Piano teacher’s arrest comes during national discussion on child sex abuse

PORTLAND, Ore. — UPDATE: Griffin was acquitted of all charges on Dec. 19, 2019 by Washington County Circuit Judge Oscar Garcia on Dec. 19.

The arrest of a Sherwood piano teacher on child sex abuse charges comes at a time when the recent documentaries on Michael Jackson and R. Kelly have brought the crimes into the spotlight.

There’s been a lot of focus recently on child sex abuse; how a predator grooms a child, and even their family. Experts say the heightened awareness will make parents better at spotting abuse.

Chris Griffin, 29, was bailed out of jail on charges of sodomy, sexual penetration and sex abuse of a child. Sherwood Police say the alleged abuse happened at his parent’s business called Let’s Make Music And Dance. It’s a private home where he taught piano and guitar.

Police said a longtime student of Griffin’s came forward and search warrants found enough evidence to make an arrest. Griffin wasn’t at home when KGW stopped by Monday, but his wife’s family says she’s understandably in shock over the allegations against her husband.

RELATED: ‘He will be exonerated’: Mother of Sherwood piano teacher accused of sexually abusing student says he’s innocent

Griffin’s mother, the owner of the music school, wrote on the website, “While we feel terrible for anything that happened to this child, Christopher is innocent, and he will be exonerated in court. Just to make everyone comfortable… Christopher will not be working here while the charges are pending.”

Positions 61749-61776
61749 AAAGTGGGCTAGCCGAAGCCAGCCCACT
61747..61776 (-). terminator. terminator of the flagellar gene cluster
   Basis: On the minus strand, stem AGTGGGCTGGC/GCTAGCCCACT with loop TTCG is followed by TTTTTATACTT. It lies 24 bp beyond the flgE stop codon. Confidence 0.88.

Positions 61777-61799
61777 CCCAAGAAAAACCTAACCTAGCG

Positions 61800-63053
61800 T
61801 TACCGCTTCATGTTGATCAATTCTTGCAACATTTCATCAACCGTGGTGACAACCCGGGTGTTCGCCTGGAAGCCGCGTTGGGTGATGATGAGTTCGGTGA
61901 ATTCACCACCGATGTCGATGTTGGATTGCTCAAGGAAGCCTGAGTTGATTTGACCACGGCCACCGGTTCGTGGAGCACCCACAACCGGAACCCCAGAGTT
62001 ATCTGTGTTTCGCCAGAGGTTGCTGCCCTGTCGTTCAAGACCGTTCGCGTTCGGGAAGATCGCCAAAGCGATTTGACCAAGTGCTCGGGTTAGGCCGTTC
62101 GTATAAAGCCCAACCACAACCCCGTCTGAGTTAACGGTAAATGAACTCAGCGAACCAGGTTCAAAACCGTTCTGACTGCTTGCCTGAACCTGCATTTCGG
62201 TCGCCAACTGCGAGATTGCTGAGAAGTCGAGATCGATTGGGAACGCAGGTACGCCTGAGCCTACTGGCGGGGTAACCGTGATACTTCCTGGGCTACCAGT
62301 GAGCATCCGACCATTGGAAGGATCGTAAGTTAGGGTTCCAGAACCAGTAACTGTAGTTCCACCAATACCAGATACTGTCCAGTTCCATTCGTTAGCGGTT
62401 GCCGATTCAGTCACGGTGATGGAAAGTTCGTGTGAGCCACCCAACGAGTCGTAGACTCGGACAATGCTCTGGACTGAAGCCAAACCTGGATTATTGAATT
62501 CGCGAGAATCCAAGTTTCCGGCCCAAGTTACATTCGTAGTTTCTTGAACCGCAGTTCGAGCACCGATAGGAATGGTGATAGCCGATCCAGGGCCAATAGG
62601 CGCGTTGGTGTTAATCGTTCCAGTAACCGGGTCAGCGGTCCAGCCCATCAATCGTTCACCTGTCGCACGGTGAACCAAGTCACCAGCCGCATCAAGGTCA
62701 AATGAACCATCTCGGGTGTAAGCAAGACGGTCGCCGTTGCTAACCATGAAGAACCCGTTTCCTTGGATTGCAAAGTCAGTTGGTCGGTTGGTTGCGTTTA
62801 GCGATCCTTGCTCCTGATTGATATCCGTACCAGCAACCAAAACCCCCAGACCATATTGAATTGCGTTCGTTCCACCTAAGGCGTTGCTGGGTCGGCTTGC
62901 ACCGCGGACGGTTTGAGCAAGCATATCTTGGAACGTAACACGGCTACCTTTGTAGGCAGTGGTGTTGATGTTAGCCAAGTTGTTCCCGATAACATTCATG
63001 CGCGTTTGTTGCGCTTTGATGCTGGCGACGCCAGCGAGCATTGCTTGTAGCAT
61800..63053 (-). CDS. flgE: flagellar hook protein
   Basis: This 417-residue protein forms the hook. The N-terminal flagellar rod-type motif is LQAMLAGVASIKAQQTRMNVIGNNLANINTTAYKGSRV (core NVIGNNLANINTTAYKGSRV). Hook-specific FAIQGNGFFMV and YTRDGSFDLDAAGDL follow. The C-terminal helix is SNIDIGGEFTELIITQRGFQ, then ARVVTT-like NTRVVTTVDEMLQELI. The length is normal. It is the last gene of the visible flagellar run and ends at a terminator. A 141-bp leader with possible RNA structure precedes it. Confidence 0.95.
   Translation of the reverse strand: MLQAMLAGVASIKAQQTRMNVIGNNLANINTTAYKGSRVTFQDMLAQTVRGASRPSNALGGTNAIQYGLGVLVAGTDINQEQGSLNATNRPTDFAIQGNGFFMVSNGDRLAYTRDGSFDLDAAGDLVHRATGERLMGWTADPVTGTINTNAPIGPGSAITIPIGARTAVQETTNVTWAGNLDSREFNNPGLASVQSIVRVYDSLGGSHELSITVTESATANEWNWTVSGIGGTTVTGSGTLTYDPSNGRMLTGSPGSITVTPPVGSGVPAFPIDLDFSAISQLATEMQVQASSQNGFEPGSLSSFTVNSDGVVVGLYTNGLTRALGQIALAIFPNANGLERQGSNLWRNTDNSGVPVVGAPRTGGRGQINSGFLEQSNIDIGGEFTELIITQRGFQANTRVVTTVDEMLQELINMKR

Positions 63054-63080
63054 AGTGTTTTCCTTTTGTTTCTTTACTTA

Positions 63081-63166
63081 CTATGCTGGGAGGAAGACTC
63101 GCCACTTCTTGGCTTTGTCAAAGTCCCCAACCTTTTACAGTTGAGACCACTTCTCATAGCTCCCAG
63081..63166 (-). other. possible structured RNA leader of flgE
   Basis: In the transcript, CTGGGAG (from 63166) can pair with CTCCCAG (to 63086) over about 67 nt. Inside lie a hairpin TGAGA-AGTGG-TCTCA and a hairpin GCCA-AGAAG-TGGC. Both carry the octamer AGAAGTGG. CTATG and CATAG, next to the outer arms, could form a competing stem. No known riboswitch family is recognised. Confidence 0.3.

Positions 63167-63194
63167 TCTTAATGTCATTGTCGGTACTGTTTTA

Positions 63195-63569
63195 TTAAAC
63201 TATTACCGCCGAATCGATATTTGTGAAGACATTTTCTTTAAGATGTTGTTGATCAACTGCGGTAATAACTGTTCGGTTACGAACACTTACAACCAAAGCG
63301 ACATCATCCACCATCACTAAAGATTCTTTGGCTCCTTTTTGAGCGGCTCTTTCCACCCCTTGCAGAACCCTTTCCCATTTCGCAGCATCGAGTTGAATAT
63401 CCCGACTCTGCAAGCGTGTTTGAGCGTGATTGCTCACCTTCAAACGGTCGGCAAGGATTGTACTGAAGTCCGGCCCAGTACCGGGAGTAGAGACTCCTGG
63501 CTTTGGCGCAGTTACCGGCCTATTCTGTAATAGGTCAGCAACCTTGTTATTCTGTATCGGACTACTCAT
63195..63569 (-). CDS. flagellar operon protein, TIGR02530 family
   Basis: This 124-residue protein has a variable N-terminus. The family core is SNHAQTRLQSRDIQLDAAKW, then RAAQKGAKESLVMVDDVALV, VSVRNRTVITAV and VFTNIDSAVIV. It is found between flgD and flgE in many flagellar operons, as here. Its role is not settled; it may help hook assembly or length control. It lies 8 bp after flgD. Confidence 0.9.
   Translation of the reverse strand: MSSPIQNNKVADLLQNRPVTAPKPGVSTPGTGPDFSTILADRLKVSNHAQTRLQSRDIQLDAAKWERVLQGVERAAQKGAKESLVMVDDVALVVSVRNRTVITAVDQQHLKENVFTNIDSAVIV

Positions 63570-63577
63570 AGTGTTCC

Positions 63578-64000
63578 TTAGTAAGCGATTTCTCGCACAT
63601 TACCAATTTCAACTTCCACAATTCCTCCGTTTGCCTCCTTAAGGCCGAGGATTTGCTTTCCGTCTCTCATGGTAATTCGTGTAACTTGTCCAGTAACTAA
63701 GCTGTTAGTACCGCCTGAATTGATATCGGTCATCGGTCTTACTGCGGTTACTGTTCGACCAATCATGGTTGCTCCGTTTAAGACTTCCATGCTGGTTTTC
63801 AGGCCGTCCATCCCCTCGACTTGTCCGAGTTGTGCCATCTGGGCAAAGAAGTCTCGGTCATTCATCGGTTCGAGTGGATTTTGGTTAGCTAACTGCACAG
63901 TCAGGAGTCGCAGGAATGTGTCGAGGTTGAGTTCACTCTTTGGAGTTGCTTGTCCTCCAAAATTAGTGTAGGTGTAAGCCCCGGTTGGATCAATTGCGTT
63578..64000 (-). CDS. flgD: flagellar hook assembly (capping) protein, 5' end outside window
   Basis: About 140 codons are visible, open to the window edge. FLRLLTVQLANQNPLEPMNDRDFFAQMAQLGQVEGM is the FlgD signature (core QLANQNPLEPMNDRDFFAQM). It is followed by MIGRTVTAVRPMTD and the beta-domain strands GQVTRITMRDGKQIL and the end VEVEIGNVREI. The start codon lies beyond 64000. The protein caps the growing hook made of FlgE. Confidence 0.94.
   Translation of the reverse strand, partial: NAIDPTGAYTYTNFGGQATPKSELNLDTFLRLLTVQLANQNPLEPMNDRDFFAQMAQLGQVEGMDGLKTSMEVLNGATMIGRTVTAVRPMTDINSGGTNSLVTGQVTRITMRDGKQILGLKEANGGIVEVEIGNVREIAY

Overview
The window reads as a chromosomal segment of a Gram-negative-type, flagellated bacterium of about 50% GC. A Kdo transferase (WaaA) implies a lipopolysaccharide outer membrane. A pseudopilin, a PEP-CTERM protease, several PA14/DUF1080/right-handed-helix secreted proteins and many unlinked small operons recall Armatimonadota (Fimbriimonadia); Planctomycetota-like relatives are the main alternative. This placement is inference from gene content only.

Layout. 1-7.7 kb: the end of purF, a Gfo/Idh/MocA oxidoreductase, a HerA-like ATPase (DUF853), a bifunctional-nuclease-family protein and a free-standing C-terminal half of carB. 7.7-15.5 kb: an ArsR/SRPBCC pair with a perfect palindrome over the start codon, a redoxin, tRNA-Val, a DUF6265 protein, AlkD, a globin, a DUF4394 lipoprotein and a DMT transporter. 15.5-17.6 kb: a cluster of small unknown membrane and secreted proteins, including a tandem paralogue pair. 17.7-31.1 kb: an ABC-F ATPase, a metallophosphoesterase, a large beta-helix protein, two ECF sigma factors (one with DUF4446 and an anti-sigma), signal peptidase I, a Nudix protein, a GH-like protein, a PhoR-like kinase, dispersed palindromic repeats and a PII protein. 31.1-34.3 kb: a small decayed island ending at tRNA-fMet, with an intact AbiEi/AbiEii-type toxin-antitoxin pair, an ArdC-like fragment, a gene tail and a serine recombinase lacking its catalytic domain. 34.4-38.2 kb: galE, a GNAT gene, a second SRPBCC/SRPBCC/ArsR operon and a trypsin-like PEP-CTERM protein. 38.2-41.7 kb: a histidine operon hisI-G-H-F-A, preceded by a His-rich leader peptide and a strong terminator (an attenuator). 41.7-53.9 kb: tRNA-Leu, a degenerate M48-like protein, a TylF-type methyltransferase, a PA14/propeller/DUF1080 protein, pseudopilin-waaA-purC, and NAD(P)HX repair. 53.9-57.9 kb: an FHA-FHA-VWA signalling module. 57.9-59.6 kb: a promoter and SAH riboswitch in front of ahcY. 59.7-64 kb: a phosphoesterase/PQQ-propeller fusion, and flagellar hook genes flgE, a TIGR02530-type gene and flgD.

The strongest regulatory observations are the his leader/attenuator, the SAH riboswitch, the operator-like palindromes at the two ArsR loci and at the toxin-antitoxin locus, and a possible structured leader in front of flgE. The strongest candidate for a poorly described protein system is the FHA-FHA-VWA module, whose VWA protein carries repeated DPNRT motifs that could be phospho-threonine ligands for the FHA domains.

Griffin has no criminal past.

The arrest comes at a time when America is debating the documentary “Leaving Neverland” about Michael Jackson’s alleged child sex abuse; along with “Surviving R. Kelly,” with accounts from underage girls who said that the singer abused them; and the popular Netflix documentary “Abducted In Plain Sight,” which shows in graphic detail how a predator grooms a whole family in order to have sex with a young girl.

“The more information out there and the more it’s brought out into the light, the better,” said Brian Longworth, a licensed professional counselor in Tigard. He’s counseled both sex offenders and victims for 15 years. He says most predators have practiced grooming techniques for years.

“Most offenders I worked with, I’m not sure they consciously thought through how they were grooming because they were lying to themselves as much as they were lying to the kids. A lot of them would think of this as a loving relationship, it just happened to be with a 10-year-old,” said Longworth.

That’s why a lot of young kids don’t recognize it as abuse, like the men interviewed in “Leaving Neverland.”

Longworth says young kids don’t know anything about sex, but they trust the person and feel loved, so they think it must be okay. But he says, unless there’s a custody dispute where a parent has put a kid up to lying, they’re usually always telling the truth about abuse, because they wouldn’t risk the embarrassment.

“Trust what your kids are saying about adults. One of most harmful things is kids tell the parents and it’ll be about this trusted person that’s either a friend or a family member and the parents don’t want to believe it. The parents should trust the kids and talk about what they’re doing with adults around and if a parent doesn’t know the adult really well, I would suggest not having your kid around an adult alone.”

Other tips:

Longworth says don’t cut to the chase and just ask a child if they’ve been touched. They’ll just clam up. Longworth says you’ve got to get them talking. So instead, start generally, asking how do they feel about “so and so”? What kinds of things do they talk about? Do they ever make you feel uncomfortable?

He says the child will start to open up and talk, then slowly reveal anything that happened. In addition to never leaving your child alone with an adult you don’t know very well, he says if it’s a one-on-one situation, like a math tutor or music teacher, parents should stop by unexpectedly to their lesson or ask to sit-in on a lesson. If you get excuses or push back, you know there’s a reason and you should start asking questions.